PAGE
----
Under Gross’s watch, illegal benefits were provided to two basketball players. Some players were encouraged to develop a relationship with a booster who paid the players over $8000 in cash for volunteering at a local YMCA. In addition, some basketball staff members were also given money by boosters for appearing at the same YMCA.
As a result of the aforementioned violations, the NCAA took away three scholarships a year for the next four years, suspended Coach Boeheim for nine ACC games next season, and vacated 108 wins during the years Syracuse violated NCAA rules dropping the Hall of Fame Boeheim from second to sixth on the all-time list of wins for Division 1 basketball coaches. They were also placed on probation for five years.
One might say that Boeheim should have been fired as well. I completely agree and wrote about that shortly after these sanctions were levied at Syracuse. However, Boeheim is a legend at Syracuse and the university seems to be willing to let him retire on his terms. Earlier today, Boeheim said he will retire after three more seasons of coaching. I have a hunch the administration may have asked Boeheim how much longer he plans on coaching and that is what led to Boeheim’s statement today about when to give up the reigns to former player and long-time assistant Mike Hopkins.
When Gross took over for long-time AD Jake Crouthamel in 2005, there was a great deal of excitement in the air. Gross had arrived from the University of California after serving as senior associate athletic director. He was instrumental in bringing current Seattle Seahawks’ coach Pete Carroll to USC where the football team achieved extraordinary success. Gross was unable to have that same impact on Syracuse’s football team even after he fired Paul Pasqualoni shortly after arriving and replacing him with former NFL coordinator, Greg Robinson.
The biggest impact Gross had at Syracuse was in helping the transition from the Big East to the ACC. The move in conferences has netted Syracuse a 17 million dollar profit each of the last two years due to annual television revenue. He has marketed the Syracuse brand by attempting to dress the teams in various Nike uniforms in hopes of gaining further revenue for the school.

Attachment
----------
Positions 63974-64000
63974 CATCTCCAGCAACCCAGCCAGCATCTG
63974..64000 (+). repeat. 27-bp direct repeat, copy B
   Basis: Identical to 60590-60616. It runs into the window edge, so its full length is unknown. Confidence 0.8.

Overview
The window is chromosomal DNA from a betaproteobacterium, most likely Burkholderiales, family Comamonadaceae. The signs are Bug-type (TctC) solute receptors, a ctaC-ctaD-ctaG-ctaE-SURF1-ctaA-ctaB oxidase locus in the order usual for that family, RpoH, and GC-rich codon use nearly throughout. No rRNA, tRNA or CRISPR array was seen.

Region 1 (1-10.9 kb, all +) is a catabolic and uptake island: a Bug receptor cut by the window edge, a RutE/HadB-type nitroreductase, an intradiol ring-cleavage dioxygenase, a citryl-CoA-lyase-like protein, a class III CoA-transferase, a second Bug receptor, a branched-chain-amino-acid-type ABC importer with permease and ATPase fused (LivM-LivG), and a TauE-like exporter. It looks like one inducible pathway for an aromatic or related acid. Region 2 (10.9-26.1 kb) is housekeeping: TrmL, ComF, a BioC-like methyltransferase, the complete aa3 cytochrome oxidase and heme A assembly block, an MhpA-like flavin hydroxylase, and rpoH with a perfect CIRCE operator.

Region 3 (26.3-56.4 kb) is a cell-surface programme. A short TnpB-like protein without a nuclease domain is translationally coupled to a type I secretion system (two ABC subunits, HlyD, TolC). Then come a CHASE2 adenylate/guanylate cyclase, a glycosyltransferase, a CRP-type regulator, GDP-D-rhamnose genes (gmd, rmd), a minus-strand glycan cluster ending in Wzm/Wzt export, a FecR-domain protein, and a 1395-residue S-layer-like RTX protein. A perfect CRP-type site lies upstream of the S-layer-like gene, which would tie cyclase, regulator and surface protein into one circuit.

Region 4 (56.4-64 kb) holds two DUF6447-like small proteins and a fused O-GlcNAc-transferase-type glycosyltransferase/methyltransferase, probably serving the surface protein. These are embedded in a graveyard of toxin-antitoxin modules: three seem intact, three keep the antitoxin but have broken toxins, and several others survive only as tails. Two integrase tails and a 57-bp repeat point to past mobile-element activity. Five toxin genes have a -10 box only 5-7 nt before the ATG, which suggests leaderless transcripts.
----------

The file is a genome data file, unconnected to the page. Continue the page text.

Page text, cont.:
I am glad to see Gross be retained by the school as Vice-President and Special Assistant to the Chancellor in addition to an adjunct professor. The school administration recognizes he is a very intelligent individual who has helped bring in millions of extra revenue never seen before his arrival.
Gross needed to resign from his position as athletic director whether you find him innocent, partially responsible, or fully responsible for the sanctions handed down to Syracuse University and its basketball program. I am sure he will help with the transition to a new athletic director as part of his new role.
Whoever the next athletic director is at Syracuse, this individual must possess the same drive and passion as Gross has for Syracuse athletics. Yet, this person must do a better job of overseeing all aspects of athletics for the university. I would ask interviewees to present an entry level plan as to how he/she will ensure these violations do not occur ever again.
And that’s…as I see it!
Follow my As I See It blog at http://Scottdm71.com
Twitter handle: @Scott_AsISeeIt
Like As I See It on Facebook
Internal photo from usatoday.com
Cover photo from Syracuse.com
Credit all authors of images used in both article and as cover image : Scott D. Mikulski